Electrically conductive textile fibres with hybridized graphite nanoplatelets and carbon black filler2012Conference paper (Other academic)
  • 18.
    Olsson, Carina
    RISE - Research Institutes of Sweden, Materials and Production, IVF.
    Biobaserade fibrer från skog och återvunnen textil2015Conference paper (Other academic)
  • 19.
    Posner, Stefan
    et al.
    RISE - Research Institutes of Sweden, Materials and Production, IVF, Energi och miljö.
    Jönsson, Christina
    RISE - Research Institutes of Sweden, Materials and Production, IVF, Energi och miljö.
    Chemicals in textiles - Risks to human health and the environment: Report from a government assignment2014Report (Other academic)
  • 20.
    Ramamoorthy, Sunil Kumar
    et al.
    RISE - Research Institutes of Sweden, Swerea, Swerea IVF. University of Borås, Sweden.
    Åkesson, Dan
    University of Borås, Sweden.
    Skrifvars, Mikael
    University of Borås, Sweden.
    Baghaei, Behnaz
    University of Borås, Sweden.
    Preparation and characterization of biobased thermoset polymers from renewable resources and their use in composites2017In: Handbook of Composites from Renewable Materials / [ed] Thakur, V.K.a, Thakur, M.K.b, Kessler, M.R.c, wiley , 2017, Vol. 1-8, p. 425-457Chapter in book (Other academic)
    Abstract [en]

    This chapter focuses on physicochemical and mechanical characterization of composites made from renewable materials. Most common renewable materials used in composites are natural fibers and polymers based on starch or vegetable oil. The extent of using renewable materials in biocomposites has increased during the past decade due to extensive research on cellulosic fibers and biobased polymers. Earlier, the research was focused on using the natural fibers as reinforcement in crude oil-based polymers such as polypropylene. Later, the emphasis shifted to increase the amount of renewable components in the biocomposites which led to the introduction of biobased resins in the composites. The properties of some biocomposites are today comparable to the properties for commercially available nonrenewable composites. Several plant biofibers have been used as reinforcement in biobased thermoplastics or thermosets to manufacture biocomposites. Material characterization is important to understand the performance of these composites under specific environment. Detailed discussion about the mechanical and physicochemical characterization is provided in this chapter. Physicochemical characterization includes chemical composition, density, viscosity, molecular weight, melting temperature, crystallinity, morphology, wettability, surface tension, water binding capacity, electrical conductivity, flammability, thermal stability, and swelling. Mechanical characterization includes tensile, flexural, impact, compressive, shear, toughness, hardness, brittleness, ductility, creep, fatigue, and dynamic mechanical analysis. © 2017 Scrivener Publishing LLC.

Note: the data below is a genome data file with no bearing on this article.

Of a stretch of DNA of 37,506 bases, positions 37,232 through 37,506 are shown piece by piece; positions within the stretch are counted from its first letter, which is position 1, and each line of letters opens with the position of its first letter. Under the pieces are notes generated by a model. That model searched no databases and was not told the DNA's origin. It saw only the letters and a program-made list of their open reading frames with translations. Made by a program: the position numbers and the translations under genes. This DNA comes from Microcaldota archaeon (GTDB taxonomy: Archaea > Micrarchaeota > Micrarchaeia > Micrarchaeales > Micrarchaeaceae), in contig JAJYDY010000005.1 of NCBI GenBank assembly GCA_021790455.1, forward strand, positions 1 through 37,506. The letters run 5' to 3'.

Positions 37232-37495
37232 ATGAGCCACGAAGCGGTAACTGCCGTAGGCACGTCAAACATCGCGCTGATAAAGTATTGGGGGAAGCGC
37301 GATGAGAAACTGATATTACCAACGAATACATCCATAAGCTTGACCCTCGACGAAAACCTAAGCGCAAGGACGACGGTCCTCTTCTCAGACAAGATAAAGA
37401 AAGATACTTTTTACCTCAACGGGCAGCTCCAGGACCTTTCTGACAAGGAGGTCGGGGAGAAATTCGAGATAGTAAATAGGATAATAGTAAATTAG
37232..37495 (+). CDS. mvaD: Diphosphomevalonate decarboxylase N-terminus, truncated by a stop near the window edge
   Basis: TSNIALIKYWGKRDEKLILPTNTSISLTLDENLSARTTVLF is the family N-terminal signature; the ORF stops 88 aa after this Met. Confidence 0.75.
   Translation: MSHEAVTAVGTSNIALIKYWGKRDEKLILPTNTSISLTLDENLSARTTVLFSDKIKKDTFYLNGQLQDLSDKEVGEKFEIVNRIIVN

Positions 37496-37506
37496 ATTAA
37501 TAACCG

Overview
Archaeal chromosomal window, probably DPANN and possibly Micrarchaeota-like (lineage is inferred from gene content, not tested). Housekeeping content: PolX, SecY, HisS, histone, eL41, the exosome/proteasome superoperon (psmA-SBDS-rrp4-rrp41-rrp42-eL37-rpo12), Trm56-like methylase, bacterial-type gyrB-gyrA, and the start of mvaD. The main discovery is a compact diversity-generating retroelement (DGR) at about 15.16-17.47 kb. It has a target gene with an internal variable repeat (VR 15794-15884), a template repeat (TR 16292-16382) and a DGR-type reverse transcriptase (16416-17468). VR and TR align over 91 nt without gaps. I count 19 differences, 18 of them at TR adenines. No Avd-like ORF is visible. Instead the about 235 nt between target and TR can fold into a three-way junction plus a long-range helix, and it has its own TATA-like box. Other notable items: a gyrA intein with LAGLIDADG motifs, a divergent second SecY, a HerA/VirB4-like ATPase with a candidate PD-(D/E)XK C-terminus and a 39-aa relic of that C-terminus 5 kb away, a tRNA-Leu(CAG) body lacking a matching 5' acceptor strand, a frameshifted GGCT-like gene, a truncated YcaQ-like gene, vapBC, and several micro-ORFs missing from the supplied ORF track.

• 21.
    Rasel, Hannah
    et al.
    RISE, Innventia.
    Hedenqvist, Mikael S
    KTH Royal Institute of Technology, Sweden.
    Johansson, Therese
    RISE, Innventia.
    Newson, William R
    SLU Swedish University of Agricultural Sciences, Sweden.
    Johansson, Eva
    SLU Swedish University of Agricultural Sciences, Sweden.
    Gällstedt, Mikael
    RISE, Innventia.
    New bio-based plastics from a non-edible plant oil side-stream for film extrusion2014Conference paper (Refereed)
    Abstract [en]

    Renewable sourced PET, PA, PE, starch blends, etc, are fastly growing due to the processability and final performance, that is similar to their petroleum derived options. A bit in the shadow of the development of these plastics, development is ongoing on another group of plastics, made directly of the side-streams of agricultural products: oil plant residues and proteins. They can be used in edible applications but not all of them are suitable for food or forage. Industrial oilseed meal from crambe abyssinica contains relatively high levels of protein that is not suitable for human or animal consumption due to the presence of anti-nutritional compounds. This paper presents research on crambe meal as a base for new plastics, developed to extrude continuous, flexible plastic films based on crambe meal, blended with vital wheat gluten as an elastic component and urea as a protein denaturant. The effect of process parameters, such as screw speed, die temperature and pressure, and the effect of components were studied with regards to the final performance of the film extrudates. E.g. mechanical properties, oxygen permeability and moisture content were determined and surface and cross-section morphologies were examined with electron microscopy. The results showed that crambe-based blends can be extruded as continuous, flexible plastic films, which exhibit barrier properties towards oxygen. Recipes and methods for pelletizing of master batches for post-converting (e.g. extrusion or compression molding) were successfully developed. Addition of arenewable plasticizer improved the extrusion performance and resulted in less hygroscopic films, which further showed the overall highest tensile strength while the extensibility was nearly unaffected. The results provide a first basis to further develop the process and the blend towards potential industrial applications, for example as packaging materials to trays, pots and similar type of packages.

  • 22.
    Roos, Sandra
    RISE - Research Institutes of Sweden, Swerea, Swerea IVF.
    Circular flows of textiles – results from a LCA study on behalf of the NordicCouncil of Ministers2015Conference paper (Other academic)
  • 23.
    Roos, Sandra
    et al.
    RISE - Research Institutes of Sweden, Swerea, Swerea IVF.
    Peters, Greg
    Chalmers University of Technology.
    “Clothes made from eucalyptus – our future2013Conference paper (Other academic)
  • 24.
    Roos, Sandra
    et al.
    RISE - Research Institutes of Sweden, Swerea, Swerea IVF.
    Sandin, Gustav
    SP Technical Research Institute of Sweden, .
    StarWars and the Environmental Hotspots of Textile Value Chains2015Conference paper (Other academic)